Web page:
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Tokyo Tech News

Nanosatellites open up a new paradigm in space exploration

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Published: March 31, 2010

The details of research

What do space satellites and soda cans have in common? The short answer is proof of concept—at least when it comes to the smallest category of satellites loosely dubbed nanosatellites. While the concept of creating a tiny satellite to conduct a limited number of experiments arose in the United States, it was students working in Tokyo Tech's Laboratory for Space Systems (LSS) under the guidance of Associate Professor Saburo Matunaga, who put the concept to the test and built the first demonstration prototype small enough to fit into a can of soda.

“Critics called it a toy,” says Matunaga. “In a sense it was. But it was a toy that demonstrated the concept's potential and showed it could work.”

And it certainly has worked. To date LSS has launched three nanosatellites and is developing a fourth, while labs from around the world have followed with their own launches. The first satellite from LSS was the CUTE-I launched in June 2003 using a Russian rocket. It weighed just 1 kg and its sides measured a mere 10 cm. “This was a student-led project and the first cube-shaped nanosatellite in the world,” says Matunaga. “It is still transmitting its house-keeping data such as temperature measurements back to us today.”

By the time of the third satellite launch—the CUTE-1.7 + APD II in April 2008—the weight had increased to 3.6 kg with dimensions of 10 x 15 x 20 cm. This satellite continues to transmit mission data back to Earth. It is equipped with a CCD still and video camera, which, given the satellite's low orbit of around 600 km, is able to send back useful image data of the earth and cloud formations. More importantly, APD (avalanche photodiode) sensors on board are used to measure low energy particles—the first time this has been achieved at this altitude. The satellite also provides both uplink and downlink services for the use of amateur radio enthusiasts.

“Normally, the cost of developing a satellite is very high, the time taken is very long and you need the help of people from many fields,” says Matunaga. “By focusing on nanosatellites that can perform a small number of missions, we have opened up a new paradigm in space system development. Now, many groups around the world can get access to space through these satellites, and we have had a lot of enquiries from around Japan, the rest of Asia, the US and Europe.”

An interesting case in point comes from China. Chinese post-doctoral researcher Meng Tao from Zhejiang University is currently working in the LSS laboratory and says her university was able to launch its own nanosatellite based on the pioneering work of the Tokyo Tech group.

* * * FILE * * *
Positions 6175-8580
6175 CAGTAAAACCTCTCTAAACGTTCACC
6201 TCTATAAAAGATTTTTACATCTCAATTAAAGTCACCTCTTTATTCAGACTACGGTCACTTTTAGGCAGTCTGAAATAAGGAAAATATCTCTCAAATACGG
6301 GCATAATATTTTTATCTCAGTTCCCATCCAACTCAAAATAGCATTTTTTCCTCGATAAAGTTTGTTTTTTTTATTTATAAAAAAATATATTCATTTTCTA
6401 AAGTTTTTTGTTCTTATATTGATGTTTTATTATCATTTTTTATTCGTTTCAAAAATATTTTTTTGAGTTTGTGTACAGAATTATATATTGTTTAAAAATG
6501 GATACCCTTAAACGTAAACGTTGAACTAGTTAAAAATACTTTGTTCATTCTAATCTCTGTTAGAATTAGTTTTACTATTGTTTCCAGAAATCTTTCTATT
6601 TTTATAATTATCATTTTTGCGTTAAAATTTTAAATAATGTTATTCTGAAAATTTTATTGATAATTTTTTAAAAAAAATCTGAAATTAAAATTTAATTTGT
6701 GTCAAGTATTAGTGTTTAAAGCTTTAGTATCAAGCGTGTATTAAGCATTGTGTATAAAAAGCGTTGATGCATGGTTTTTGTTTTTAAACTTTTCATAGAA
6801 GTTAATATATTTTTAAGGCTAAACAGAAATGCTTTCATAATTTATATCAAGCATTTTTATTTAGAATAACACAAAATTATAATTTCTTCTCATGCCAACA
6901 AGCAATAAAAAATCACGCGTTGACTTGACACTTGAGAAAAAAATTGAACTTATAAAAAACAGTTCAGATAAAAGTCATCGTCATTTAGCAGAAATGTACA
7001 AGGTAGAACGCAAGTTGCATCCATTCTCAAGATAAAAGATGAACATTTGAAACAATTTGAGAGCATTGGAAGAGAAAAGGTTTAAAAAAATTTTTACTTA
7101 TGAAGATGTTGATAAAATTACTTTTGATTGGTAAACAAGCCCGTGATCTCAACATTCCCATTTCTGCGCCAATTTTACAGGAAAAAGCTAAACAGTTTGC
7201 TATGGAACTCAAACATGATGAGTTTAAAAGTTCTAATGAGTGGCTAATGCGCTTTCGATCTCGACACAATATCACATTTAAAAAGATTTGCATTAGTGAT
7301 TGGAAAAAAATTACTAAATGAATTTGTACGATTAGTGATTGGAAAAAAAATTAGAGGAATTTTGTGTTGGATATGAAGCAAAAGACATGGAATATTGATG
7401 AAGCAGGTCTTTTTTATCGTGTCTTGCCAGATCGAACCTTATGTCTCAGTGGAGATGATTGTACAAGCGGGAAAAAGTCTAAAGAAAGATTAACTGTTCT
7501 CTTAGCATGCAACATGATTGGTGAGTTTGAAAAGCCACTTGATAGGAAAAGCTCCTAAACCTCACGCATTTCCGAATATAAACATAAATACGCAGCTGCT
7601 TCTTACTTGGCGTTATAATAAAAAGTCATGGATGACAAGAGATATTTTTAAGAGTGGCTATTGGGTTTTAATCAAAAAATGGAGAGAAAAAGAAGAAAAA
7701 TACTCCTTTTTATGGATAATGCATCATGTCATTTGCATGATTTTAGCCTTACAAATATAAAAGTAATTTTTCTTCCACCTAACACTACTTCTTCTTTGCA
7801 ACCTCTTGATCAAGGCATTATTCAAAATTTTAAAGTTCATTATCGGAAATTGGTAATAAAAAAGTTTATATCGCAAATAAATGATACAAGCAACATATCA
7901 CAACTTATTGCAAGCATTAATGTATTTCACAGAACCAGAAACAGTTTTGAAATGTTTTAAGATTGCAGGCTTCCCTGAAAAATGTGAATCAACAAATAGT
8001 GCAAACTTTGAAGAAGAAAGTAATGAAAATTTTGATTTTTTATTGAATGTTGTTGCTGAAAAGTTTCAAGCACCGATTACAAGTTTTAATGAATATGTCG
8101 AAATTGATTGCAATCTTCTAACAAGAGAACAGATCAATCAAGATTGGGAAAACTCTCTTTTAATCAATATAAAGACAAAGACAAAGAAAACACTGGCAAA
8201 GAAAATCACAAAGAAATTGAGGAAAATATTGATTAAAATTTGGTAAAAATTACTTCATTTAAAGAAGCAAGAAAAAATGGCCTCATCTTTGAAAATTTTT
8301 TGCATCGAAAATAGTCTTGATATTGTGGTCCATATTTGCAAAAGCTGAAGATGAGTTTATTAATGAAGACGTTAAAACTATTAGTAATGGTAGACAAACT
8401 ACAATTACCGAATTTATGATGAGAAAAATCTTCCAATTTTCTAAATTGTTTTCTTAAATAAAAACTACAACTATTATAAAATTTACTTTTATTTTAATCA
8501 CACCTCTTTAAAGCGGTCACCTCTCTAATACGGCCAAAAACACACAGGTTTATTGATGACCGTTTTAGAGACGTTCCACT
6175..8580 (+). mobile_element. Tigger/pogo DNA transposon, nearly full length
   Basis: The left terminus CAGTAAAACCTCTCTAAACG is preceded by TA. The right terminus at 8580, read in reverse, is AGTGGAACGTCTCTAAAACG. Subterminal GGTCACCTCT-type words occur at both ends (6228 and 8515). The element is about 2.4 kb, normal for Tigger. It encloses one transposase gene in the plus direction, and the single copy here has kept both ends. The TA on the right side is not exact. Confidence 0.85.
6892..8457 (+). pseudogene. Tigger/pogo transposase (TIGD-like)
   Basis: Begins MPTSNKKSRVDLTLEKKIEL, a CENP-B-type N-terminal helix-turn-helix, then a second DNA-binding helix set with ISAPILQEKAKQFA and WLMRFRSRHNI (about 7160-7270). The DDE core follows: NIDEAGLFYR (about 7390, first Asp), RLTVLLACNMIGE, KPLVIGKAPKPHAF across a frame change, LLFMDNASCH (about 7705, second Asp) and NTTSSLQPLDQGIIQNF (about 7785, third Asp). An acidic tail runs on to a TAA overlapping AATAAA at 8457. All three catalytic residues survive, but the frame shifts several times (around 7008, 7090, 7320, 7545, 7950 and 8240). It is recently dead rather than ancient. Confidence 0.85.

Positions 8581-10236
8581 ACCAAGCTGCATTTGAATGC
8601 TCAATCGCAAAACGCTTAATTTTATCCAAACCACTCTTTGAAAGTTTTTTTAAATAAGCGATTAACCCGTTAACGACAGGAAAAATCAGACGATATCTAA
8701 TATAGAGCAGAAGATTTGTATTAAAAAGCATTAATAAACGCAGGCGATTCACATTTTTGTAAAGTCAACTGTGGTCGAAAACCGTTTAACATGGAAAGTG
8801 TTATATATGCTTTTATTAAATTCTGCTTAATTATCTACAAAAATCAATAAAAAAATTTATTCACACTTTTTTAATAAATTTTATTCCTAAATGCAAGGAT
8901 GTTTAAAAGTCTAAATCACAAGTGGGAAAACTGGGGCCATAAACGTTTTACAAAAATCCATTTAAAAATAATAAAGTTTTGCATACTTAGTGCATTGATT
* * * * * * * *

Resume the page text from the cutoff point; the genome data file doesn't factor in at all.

However, even nanosatellites are not cheap to build. The materials cost alone for CUTE-1.7 + APD II came to 10 million yen. Operating the satellite and processing the mission data can also be expensive and demanding over the long term. LSS project leader Kyohei Akiyama and group leader Junichi Nishida, both masters students, say LSS group members monitor the two satellites from Mondays through Fridays and during university holidays.

“We are now developing new, more efficient methods to produce the next satellite, and also new ways to operate it,” says Matunaga. “We’ve developed a network of ground control stations in Japan. ESA, the European Space Agency, is so interested in our model that it is going to build a network of these stations worldwide. This will help share costs.”

With the launch of the fourth satellite—the 40 kg ‘Tsubame’—planned for 2012, LSS will have a real-time earth monitoring system that could play an important role in warning of extreme weather conditions. Later, a second mission will be able to detect gamma-ray bursts, the brightest electromagnetic events in the universe.

To further promote nanosatellite technology, Matunaga has helped found and is director of the University Space Engineering Consortium (UNISEC) which is playing a major role in helping Japanese universities and colleges develop nanosatellite projects of their own. Nanosatellite technology may have started off small enough to fit in a soda can, but thanks to Tokyo Tech's LSS, it has developed into a phenomenon of global significance with numerous labs and groups around the world now able to participate in space research.

Short video clip of cloud formation over Canada taken by Cute-1.7 + APD II on August 28, 2008

  • Tokyo Tech LSS students prepare the world's first nanosatellite CUTE-I for its launch in Russia

    Tokyo Tech LSS students prepare the world's first nanosatellite CUTE-I for its launch in Russia

  • Image of cloud formations covering Japan taken by Cute-1.7 + APD II

    Image of cloud formations covering Japan taken by Cute-1.7 + APD II

  • LSS members (from left to right), Project Leader Kyohei Akiyama, Group Leader Junichi Nishida, Tao Meng, Associate Professor and LSS Director Saburo Matunaga.

    LSS members (from left to right), Project Leader Kyohei Akiyama, Group Leader Junichi Nishida, Tao Meng, Associate Professor and LSS Director Saburo Matunaga.

  • Students operating an LSS ground control station at Tokyo Tech for monitoring nanosatellites.

    Students operating an LSS ground control station at Tokyo Tech for monitoring nanosatellites.

Reference
Saburo Matsunaga
Graduate School of Science and Engineering Mechanical and Aerospace Engineering
Other

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